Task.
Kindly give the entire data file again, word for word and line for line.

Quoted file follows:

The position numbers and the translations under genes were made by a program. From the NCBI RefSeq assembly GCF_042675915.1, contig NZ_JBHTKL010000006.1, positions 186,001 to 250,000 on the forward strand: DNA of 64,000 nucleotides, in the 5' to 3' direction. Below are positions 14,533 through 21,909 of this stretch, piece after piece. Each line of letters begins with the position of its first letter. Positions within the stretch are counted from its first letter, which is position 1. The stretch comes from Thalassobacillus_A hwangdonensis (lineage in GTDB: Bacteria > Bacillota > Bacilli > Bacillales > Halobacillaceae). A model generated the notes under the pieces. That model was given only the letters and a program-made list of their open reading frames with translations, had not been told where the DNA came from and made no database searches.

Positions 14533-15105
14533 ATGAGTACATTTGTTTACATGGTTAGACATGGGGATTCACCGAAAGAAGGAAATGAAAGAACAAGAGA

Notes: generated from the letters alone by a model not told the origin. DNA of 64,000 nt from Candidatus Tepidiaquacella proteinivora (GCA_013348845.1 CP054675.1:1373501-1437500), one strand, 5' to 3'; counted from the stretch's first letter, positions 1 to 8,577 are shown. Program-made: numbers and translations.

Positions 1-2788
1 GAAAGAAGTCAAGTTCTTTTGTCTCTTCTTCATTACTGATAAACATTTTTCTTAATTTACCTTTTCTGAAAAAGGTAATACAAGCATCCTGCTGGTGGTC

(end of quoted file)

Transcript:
The position numbers and the translations under genes were made by a program. From the NCBI RefSeq assembly GCF_042675915.1, contig NZ_JBHTKL010000006.1, positions 186,001 to 250,000 on the forward strand: DNA of 64,000 nucleotides, in the 5' to 3' direction. Below are positions 14,533 through 21,909 of this stretch, piece after piece. Each line of letters begins with the position of its first letter. Positions within the stretch are counted from its first letter, which is position 1. The stretch comes from Thalassobacillus_A hwangdonensis (lineage in GTDB: Bacteria > Bacillota > Bacilli > Bacillales > Halobacillaceae). A model generated the notes under the pieces. That model was given only the letters and a program-made list of their open reading frames with translations, had not been told where the DNA came from and made no database searches.

Positions 14533-15105
14533 ATGAGTACATTTGTTTACATGGTTAGACATGGGGATTCACCGAAAGAAGGAAATGAAAGAACAAGAGA

Notes: generated from the letters alone by a model not told the origin. DNA of 64,000 nt from Candidatus Tepidiaquacella proteinivora (GCA_013348845.1 CP054675.1:1373501-1437500), one strand, 5' to 3'; counted from the stretch's first letter, positions 1 to 8,577 are shown. Program-made: numbers and translations.

Positions 1-2788
1 GAAAGAAGTCAAGTTCTTTTGTCTCTTCTTCATTACTGATAAACATTTTTCTTAATTTACCTTTTCTGAAAAAGGTAATACAAGCATCCTGCTGGTGGTC